How we can help

The FSIE Regime is complex, and the full implications of the Bill, when enacted, will take many weeks to digest. We are highly experienced in tax-driven structuring and restructuring operations, and should be pleased to assist in assessing whether your current Hong Kong operations may fall within the scope of the FSIE Regime and, to the extent that is the case, to design and to implement practical and commercial solutions to mitigating or avoiding any consequential tax leakage in Hong Kong. We are also experienced in dealing with the IRD in both contentious and non-contentious matters, and should be pleased to assist you in drafting submissions in connection with an application for an opinion or advance ruling from the Commissioner.

[1] See definition of “specified foreign-sourced income” under cl. 3 of the Bill

[2] See the proposed s.15J(3) under cl. 3 of the Bill

[3] Idem.

[4] All statutory references in this note are references to the Inland Revenue Ordinance, unless otherwise specified.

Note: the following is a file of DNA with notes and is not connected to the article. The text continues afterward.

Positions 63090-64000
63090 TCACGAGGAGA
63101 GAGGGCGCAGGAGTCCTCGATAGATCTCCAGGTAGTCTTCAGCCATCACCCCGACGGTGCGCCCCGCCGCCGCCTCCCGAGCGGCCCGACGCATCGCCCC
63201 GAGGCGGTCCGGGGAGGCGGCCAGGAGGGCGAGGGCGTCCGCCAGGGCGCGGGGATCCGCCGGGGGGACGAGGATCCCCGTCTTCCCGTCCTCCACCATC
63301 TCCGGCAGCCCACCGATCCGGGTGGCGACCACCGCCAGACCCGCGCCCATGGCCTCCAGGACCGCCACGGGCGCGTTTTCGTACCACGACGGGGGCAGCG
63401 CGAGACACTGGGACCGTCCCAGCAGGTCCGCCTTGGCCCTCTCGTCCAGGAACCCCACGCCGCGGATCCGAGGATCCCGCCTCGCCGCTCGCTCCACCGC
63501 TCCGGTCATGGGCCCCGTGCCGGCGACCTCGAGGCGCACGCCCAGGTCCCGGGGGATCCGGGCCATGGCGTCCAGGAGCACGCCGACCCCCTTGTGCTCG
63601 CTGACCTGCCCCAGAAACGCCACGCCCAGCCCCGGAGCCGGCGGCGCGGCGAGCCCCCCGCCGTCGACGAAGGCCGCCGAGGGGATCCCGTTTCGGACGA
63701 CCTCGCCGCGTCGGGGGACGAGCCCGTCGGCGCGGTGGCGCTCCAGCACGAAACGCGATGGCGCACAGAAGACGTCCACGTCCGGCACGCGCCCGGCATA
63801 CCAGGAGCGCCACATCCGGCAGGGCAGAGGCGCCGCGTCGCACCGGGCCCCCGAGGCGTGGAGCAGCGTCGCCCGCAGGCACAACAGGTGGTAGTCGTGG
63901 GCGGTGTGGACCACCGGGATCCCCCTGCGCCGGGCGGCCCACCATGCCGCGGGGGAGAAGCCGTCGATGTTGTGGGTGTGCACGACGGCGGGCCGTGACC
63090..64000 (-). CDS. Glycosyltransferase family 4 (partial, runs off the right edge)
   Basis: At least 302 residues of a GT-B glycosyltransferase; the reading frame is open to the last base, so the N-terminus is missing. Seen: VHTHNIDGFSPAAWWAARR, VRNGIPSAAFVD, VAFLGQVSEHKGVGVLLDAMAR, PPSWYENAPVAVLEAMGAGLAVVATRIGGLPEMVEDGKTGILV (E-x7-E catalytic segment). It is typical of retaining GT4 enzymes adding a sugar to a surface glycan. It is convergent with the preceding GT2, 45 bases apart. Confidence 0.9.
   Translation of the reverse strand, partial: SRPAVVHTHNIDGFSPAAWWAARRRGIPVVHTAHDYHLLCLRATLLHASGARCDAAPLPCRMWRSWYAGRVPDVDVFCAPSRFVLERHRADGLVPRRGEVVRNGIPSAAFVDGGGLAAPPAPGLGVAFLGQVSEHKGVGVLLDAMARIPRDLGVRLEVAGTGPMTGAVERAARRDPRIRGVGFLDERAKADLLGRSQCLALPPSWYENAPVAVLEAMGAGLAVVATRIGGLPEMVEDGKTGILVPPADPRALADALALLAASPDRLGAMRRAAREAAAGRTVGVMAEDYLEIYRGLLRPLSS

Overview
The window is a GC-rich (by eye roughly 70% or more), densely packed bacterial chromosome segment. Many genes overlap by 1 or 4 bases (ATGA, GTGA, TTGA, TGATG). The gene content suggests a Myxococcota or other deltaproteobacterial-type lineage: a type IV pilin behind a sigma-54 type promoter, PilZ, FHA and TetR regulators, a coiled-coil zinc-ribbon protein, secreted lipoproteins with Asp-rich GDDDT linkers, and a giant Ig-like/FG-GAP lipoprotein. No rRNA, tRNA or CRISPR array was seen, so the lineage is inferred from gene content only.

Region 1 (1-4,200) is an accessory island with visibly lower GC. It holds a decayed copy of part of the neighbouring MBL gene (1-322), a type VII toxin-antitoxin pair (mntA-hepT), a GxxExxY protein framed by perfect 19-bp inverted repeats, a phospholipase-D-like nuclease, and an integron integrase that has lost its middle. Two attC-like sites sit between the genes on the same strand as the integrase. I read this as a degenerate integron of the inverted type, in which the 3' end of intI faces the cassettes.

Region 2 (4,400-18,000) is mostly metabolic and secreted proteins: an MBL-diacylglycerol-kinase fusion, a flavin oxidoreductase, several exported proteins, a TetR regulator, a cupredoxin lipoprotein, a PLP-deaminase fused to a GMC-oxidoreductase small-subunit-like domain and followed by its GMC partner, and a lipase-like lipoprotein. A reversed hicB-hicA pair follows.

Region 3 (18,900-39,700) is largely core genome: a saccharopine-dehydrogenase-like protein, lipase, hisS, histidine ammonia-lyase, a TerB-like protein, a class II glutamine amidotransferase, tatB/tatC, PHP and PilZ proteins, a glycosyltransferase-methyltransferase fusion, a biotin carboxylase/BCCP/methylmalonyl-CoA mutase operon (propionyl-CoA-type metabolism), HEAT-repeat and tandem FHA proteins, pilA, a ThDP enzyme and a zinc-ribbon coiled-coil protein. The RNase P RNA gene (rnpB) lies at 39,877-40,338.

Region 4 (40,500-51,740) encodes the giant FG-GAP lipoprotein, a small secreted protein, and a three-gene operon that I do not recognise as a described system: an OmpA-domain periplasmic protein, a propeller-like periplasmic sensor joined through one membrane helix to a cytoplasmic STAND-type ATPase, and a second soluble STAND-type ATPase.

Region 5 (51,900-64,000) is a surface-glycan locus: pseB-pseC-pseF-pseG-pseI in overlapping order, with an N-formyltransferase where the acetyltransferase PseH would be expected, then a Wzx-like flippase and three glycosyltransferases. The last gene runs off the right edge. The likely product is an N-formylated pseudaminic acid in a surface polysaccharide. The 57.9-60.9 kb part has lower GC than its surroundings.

[5] s. 50AAC(1)

[6] See definition of “entity” under cl. 3 of the Bill

[7] See definition of “group” under cl. 3 of the Bill

[8] See the proposed s.15I under cl. 3 of the Bill

[9] See cl. 6 of the Bill

[10] See the proposed s.15J(4) under cl. 3 of the Bill

[11] See the proposed s.15R under cl. 3 of the Bill

[12] See the proposed s.15Q under cl. 3 of the Bill

[13] See the proposed s.15H(5) under cl. 3 of the Bill

[14] See the proposed s.15L under cl. 3 of the Bill

[15] See the proposed s.15N under cl. 3 of the Bill

[16] See the proposed ss.15O – 15P under cl. 3 of the Bill

[17] See cl. 6 of the Bill

[18] See the proposed s.15M under cl. 3, and cl. 14 to the Bill

[19] See the proposed ss.15K under cl. 3 of the Bill

[20] See the proposed ss.15T under cl. 3 of the Bill